Filmi Girl: It’s a patriotic name, I guess?

Jason: No, The Baltimore Spirit went with a straight-up ghost motif. Like their mascot was a dude in a cartoony ghost costume. Um-- yeah. I went to a bunch of those so I realized there were people doing this for a job and they were kind of fun but it wasn’t really until the buildup to World Cup 1994.

They announced that there would be games at RFK right around that time. This was 1993. They started having friendlies at RFK to sort of build up the audience. So they had the Italian Supercup [Supercoppa Italiana] between the Serie A champion and the Coppa Italia champion from the previous year. They played that at RFK so I got to see AC Milan play Torino and I had heard of [them] from reading Soccer Jr. and Soccer America when they were actual physical magazines. Soccer Jr. doesn’t even exist--I don’t think that’s existed for 20 years. [Soccer Jr. seems to have disappeared after it was acquired by Scholastic. - FG ]

Filmi Girl: These were soccer magazines for kids?

Jason: Soccer Jr. was for kids. My parents would like give me a birthday subscription.

Filmi Girl: And they were pretty encouraging of your hobby at that point?

Jason: Yeah, my dad coached most of my teams. My mom went to pretty much all of my games which was an undertaking because she’s not particularly into very many sports. But, yeah, we were a working class family so they didn’t have a lot to put into it financially outside of the commitment of driving and the time commitment but for stuff like magazines, it’s reading. It’s both addressing the one thing I seem to actually be into and also it was reading rather than playing video games. So I think they looked at that as a win-win and it probably was pretty cheap, too, back in those days.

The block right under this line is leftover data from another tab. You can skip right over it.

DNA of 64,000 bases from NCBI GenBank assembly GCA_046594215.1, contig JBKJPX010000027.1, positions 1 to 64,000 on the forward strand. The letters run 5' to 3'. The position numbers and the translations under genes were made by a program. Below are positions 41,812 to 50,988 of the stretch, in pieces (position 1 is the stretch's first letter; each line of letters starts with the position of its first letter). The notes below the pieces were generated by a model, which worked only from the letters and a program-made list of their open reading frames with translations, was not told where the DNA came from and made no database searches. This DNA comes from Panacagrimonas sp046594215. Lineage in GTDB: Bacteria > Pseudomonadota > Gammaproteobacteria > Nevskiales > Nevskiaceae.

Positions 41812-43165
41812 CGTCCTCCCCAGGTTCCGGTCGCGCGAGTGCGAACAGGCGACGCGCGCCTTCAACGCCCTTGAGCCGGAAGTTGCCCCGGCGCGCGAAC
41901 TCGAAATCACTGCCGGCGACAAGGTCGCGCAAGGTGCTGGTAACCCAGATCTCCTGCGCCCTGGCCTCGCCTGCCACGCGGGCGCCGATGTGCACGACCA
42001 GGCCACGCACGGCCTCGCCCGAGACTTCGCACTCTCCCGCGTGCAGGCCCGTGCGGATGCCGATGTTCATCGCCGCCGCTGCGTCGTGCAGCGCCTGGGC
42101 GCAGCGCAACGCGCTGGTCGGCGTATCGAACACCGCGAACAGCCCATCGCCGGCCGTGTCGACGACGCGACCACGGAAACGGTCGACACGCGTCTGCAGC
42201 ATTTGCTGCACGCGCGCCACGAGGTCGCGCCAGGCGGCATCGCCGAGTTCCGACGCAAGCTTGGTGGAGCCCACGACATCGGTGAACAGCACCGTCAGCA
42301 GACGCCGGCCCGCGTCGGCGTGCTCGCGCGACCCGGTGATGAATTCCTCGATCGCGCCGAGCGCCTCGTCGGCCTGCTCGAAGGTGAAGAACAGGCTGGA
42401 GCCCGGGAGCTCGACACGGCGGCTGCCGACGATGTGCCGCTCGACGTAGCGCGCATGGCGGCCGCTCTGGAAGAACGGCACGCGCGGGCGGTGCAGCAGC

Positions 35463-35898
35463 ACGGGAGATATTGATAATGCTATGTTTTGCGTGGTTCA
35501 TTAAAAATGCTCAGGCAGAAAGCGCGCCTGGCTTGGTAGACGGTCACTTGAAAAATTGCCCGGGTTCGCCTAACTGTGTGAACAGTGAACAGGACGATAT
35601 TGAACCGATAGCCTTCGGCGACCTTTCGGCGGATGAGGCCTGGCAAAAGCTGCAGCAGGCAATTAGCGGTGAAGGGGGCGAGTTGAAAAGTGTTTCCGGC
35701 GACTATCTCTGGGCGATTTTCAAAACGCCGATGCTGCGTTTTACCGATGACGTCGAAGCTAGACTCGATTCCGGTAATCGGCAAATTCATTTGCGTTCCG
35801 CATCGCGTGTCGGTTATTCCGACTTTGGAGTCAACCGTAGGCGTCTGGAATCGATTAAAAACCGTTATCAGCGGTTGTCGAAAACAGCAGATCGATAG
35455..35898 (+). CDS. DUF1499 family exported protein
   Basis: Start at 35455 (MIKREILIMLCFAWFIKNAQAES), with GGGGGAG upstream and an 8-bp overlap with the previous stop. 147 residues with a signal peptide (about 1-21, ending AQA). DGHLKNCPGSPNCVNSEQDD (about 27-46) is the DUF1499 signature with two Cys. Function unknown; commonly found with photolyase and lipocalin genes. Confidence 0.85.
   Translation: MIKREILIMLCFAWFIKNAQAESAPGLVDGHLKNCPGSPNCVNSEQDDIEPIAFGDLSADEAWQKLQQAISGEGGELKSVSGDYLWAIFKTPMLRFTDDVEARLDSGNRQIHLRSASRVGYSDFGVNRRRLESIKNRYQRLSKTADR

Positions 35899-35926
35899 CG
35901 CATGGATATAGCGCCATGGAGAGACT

Filmi Girl: What kind of stuff was in there?

Jason: Soccer America was more like-- it was one of the only places you could get soccer news at the time. So you’d get like news updates of games that happened days ago or even a week ago.

Filmi Girl: Because this is all pre-internet, obviously.

Jason: Yeah, so you’d get a big game like, “Real Madrid played Barcelona 3 days ago and this is what happened.” And I’m sure the people putting that together were going off of a translated report from Spain or something like that. Soccer Jr., that was more like player profiles rather than news and I think they also included things like, here’s a drill you can do on your own to get better. That sort of thing. I would read both of those as soon as they arrived, all the way through, and then probably again during the week.